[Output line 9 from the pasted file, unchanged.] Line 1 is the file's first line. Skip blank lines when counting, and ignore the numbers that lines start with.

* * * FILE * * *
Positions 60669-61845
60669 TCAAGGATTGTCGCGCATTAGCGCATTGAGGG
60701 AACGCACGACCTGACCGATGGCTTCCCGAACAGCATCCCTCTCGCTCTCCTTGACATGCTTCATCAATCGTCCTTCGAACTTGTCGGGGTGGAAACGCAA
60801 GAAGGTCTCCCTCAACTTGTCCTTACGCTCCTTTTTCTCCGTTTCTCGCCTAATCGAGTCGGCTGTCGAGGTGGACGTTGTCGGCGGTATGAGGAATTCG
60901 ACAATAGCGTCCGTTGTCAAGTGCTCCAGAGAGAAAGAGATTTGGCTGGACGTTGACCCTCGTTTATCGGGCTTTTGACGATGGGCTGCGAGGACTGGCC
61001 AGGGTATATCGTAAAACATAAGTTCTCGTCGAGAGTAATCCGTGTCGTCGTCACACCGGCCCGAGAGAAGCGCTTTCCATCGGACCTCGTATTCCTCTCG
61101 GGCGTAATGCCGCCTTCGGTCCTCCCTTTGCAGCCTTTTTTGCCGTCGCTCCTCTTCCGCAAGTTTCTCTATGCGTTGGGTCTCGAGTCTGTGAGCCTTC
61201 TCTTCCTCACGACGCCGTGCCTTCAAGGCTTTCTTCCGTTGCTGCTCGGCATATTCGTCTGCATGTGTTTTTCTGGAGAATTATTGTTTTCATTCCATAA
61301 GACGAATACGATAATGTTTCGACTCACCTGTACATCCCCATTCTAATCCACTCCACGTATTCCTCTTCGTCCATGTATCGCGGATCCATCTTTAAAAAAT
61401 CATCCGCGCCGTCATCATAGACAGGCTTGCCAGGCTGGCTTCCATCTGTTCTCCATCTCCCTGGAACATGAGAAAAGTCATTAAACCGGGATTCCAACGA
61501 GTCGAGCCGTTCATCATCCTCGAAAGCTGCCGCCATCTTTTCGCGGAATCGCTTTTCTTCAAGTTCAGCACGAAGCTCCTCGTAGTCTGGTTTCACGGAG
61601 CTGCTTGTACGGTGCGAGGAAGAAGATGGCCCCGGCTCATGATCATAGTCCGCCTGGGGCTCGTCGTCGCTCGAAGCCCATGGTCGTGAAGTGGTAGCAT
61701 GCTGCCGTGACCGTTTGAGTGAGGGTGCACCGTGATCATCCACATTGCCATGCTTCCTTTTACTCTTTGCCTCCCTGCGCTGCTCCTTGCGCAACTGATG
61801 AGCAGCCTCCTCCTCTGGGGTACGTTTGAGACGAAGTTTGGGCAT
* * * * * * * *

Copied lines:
61301 GACGAATACGATAATGTTTCGACTCACCTGTACATCCCCATTCTAATCCACTCCACGTATTCCTCTTCGTCCATGTATCGCGGATCCATCTTTAAAAAAT